She said greater use of extreme risk protection orders, which allow a court to require guns be taken from those deemed at risk of harming themselves or others, could be why the suicide rate decreased. 

Requiring those convicted of gender-based crimes to surrender their weapons, and to petition a court to get them back, is another step taken by the Legislature to prevent a fatal escalation of a domestic violence dispute.

“It is very hard to talk about saved lives and things that have not happened,” she said when asked if all the bills are reducing gun violence.

Ball said lawmakers could do more to achieve their goals and increase public safety by revising their priorities.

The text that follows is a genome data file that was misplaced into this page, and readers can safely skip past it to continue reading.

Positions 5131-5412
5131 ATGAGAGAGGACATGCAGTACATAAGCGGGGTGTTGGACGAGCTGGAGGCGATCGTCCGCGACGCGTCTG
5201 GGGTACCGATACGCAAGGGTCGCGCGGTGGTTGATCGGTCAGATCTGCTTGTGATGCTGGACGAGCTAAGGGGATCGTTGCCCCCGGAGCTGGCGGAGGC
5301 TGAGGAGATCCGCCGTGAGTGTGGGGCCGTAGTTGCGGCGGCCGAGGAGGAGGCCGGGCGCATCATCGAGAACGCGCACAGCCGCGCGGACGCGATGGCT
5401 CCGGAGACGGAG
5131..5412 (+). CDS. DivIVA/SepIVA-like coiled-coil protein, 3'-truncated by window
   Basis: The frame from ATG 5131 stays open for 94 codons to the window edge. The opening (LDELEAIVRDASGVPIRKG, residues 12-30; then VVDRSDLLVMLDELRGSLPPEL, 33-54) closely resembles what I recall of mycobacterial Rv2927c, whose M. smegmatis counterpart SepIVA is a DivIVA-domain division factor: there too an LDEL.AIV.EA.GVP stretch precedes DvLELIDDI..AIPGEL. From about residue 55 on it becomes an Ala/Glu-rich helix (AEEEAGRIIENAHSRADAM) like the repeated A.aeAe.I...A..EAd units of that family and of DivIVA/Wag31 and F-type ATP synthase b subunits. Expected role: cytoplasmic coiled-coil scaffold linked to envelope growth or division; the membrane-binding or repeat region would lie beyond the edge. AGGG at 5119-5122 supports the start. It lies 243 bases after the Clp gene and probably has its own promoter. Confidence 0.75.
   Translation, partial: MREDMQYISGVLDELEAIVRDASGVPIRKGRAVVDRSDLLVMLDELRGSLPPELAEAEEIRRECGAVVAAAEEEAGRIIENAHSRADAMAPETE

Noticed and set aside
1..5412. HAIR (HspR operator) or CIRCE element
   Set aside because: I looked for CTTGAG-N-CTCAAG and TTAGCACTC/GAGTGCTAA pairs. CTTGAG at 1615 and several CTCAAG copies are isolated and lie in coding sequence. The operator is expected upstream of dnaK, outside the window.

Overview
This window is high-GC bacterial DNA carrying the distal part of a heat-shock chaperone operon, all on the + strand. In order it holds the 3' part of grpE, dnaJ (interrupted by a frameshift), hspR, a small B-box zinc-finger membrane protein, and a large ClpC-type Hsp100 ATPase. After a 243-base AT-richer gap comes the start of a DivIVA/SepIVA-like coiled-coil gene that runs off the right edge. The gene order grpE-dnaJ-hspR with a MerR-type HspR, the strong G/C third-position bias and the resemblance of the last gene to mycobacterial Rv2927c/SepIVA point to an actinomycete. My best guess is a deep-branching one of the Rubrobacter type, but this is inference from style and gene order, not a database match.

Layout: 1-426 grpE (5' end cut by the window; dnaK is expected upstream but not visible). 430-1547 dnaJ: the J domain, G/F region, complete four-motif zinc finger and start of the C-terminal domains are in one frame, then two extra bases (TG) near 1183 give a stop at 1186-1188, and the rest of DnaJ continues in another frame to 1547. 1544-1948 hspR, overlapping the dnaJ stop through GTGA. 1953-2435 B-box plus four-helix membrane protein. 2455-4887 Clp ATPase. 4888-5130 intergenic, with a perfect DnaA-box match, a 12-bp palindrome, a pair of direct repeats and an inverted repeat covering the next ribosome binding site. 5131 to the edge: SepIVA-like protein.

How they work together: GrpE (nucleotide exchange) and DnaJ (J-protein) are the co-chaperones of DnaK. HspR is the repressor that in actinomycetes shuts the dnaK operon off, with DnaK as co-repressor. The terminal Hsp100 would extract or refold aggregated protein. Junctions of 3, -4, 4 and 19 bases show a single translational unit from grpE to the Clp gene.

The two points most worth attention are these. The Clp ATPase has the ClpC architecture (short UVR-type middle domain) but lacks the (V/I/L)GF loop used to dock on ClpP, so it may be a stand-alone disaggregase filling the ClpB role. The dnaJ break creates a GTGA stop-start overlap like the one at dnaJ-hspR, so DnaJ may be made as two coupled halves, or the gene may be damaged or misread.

Though there are more deaths tied to drug use than guns, “legislators are still interested in decriminalization of drug use and are picking on the firearms industry to score political points.”

Property crime is on the rise yet the Legislature has not moved to impose tougher penalties on those responsible, he said.

“The consequences of allowing property crime are increased drug use, illegal firearms trafficking, and higher cost of living for everyone in Washington,” he said. “The bottom line is that we have a crime problem and until that is under control and the public feels safe living in this state, they are not going to stop buying firearms for personal protection.”

— Jerry Cornfield, Washington State Standard